Fireflower, Spice Bloom|
Utility, Culinary, Decorative|
Humid to arid environments|
Dragonflowers are a prolific plant that has blossomed across disparate parts of Aloria for millennia. Known for their fiery colors and lust for water, the plants have been attached to many deities and systems of belief over the years. They are also best known for their uses in spicing culinary creations, but can also form fine, flashy dyes and brighten up any home. The plant’s broad spread has only grown with time, and many have embraced it as a symbol to ignite a passion in cooking, fashion, or one’s home.
The exact origin of the Dragonflower is unknown, though its common growth in several areas of Aloria suggests an ancient origin point now lost. The plant was first noted by the Allorn Empire sometime around 8000 BC, when the flowers were found growing in Sileria and the western reaches of Ithania’s desert. Later, Dragonflowers were found to be growing in the southern regions of the Regalian Archipelago and lastly, the continent of Farahdeen. The plant, over the millennia, grew important to many subraces and Cultures. For the Qadir, it remained a key seasoning in their cuisine, while for the Suvial, its spicy kick was adored among the mix of fierce tastes they cultivated. The Ailor embraced the flower most thoroughly of all. Dragonflowers became seen in their society as a living representation of “Dragon fire”, though few if any Dragons actually breathed that element. Regardless, the flowers that bore a draconic moniker became well known and used in the cuisine of groups like the Ithanians, Daendroque, and other southern-aligned societies. The plant could not grow in cooler climates and never caught on in such societies. Today, Dragonflowers are still consumed but are more commonly used as decoration to symbolize passion, romance, aggression, or simply because its colors are stark and beautiful. It is also sometimes used in the creation of dyes for beautiful dresses with fiery colors, which is of particular value in Farahdeen with the fire-loving Songaskians.
Dragonflowers stand up to one and a half feet tall, with white, curling, and often moist roots anchoring them to the ground. The plant has a long, thin (yet rigid) stem. Its leaves are the most peculiar, angled outward in a curving up rhomboid, with slight spikes that give a small prick to whoever grabs at them unprepared. There are only between two to five such leaves on any one stem. The final feature of the vegetation is, of course, the Dragonflower bloom itself. It is a five-petaled flower, capable of growing up to a diameter of four inches given the right conditions, but this can be hard to measure as the petals harshly curl back from the flower’s center. The color of the petals can vary from light orange-yellows to a deep, rich scarlet. The plant has anywhere between four to six green filaments tipped with a dark brown anther which protrude from the plant, while the flower’s stigma is buried at the base, and deeper into the flower.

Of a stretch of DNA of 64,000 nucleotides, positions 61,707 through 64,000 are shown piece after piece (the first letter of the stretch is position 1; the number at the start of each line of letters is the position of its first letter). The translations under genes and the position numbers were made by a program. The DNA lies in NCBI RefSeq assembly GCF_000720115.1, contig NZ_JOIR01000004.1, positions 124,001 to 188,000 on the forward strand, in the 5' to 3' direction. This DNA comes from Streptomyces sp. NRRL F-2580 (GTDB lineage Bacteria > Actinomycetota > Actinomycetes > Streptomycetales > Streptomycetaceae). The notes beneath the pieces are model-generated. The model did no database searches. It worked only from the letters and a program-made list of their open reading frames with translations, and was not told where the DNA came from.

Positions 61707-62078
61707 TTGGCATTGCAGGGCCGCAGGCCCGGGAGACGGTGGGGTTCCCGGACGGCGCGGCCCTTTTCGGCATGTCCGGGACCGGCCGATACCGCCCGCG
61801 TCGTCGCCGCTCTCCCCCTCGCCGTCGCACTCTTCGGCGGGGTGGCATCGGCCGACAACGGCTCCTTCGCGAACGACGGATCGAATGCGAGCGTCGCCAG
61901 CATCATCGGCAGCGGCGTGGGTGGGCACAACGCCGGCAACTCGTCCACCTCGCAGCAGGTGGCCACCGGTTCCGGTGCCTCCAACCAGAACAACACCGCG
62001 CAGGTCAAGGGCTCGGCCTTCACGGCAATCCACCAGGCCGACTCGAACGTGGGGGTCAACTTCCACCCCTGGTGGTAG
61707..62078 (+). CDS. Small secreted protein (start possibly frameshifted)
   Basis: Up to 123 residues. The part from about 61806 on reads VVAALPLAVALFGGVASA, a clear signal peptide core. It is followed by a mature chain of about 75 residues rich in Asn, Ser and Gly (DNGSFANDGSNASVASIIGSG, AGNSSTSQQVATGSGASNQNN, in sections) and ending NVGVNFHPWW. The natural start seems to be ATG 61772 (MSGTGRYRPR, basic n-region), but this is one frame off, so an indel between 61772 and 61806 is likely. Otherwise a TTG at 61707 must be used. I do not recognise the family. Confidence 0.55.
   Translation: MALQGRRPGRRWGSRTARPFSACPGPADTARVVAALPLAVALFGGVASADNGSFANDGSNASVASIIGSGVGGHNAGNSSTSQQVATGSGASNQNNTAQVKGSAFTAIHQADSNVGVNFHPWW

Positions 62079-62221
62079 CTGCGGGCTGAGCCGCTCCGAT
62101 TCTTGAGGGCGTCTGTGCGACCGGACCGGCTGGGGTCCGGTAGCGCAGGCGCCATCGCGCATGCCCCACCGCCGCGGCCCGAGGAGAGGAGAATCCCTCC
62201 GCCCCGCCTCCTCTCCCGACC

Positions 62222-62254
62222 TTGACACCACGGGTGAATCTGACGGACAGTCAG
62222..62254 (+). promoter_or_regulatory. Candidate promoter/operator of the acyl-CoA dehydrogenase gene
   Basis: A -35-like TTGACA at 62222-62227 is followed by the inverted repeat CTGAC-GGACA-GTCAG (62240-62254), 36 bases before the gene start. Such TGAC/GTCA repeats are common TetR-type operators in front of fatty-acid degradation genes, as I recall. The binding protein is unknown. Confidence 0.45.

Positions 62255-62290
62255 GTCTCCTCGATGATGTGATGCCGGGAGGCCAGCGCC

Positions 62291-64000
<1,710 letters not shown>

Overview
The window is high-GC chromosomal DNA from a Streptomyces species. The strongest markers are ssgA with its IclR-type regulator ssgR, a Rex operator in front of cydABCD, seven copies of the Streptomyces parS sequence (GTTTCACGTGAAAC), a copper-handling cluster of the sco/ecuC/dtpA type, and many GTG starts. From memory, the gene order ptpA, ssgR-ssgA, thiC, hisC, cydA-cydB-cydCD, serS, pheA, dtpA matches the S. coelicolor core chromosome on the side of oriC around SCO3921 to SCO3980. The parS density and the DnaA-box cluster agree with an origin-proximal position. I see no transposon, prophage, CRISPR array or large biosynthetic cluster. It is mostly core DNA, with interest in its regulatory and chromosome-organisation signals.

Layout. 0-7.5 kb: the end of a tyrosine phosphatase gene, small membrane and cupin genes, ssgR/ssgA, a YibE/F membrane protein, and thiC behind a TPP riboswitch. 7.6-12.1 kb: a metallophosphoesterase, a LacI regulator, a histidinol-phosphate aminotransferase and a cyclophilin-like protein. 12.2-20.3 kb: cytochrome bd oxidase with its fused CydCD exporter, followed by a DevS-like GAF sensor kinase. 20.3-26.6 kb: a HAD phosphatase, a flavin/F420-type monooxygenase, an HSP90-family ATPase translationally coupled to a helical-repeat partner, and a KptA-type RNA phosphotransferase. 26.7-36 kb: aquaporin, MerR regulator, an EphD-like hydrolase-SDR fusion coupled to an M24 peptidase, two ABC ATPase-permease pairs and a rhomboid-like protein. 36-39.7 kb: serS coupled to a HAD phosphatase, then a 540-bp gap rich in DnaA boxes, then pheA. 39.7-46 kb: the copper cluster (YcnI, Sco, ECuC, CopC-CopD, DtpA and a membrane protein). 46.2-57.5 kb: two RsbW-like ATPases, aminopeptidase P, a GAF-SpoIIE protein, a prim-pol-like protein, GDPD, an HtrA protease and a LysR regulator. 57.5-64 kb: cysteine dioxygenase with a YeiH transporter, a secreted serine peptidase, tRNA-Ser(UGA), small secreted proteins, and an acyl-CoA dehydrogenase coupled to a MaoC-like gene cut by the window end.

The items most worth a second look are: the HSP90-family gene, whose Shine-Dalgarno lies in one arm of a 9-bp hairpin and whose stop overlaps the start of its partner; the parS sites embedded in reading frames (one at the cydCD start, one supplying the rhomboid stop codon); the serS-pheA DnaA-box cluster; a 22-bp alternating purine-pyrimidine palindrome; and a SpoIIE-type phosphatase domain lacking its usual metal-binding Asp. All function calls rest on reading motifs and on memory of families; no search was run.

Uses and Abilities
The Dragonflower is primarily used for cooking, the small brown anthers quite spicy and commonly ground into Dragonspice Powder (often just called Dragonspice), a substance comparable to cayenne, paprika, or chili powders. The plant’s other use is in the creation of warm-colored dyes for clothing and fabrics, producing rich reds and oranges naturally to the delight of dye makers. Finally, there is the decorative aspect to the plant, where it is kept in pots and more both outside and inside of homes.
- The wide spread of Dragonflower has been suggested by some to be a result of the Seraph, possibly making this species very old indeed.
- Some claim that Dragonspice Powder can make one breathe literal fire if they drop a tablespoon of the stuff directly into their mouth. This is not the case, and the resulting “fire” is often just the rapidly blasted out Powder as the prank victim rushes for the nearest source of water or milk.
HydraLana on 11/2/2023.|
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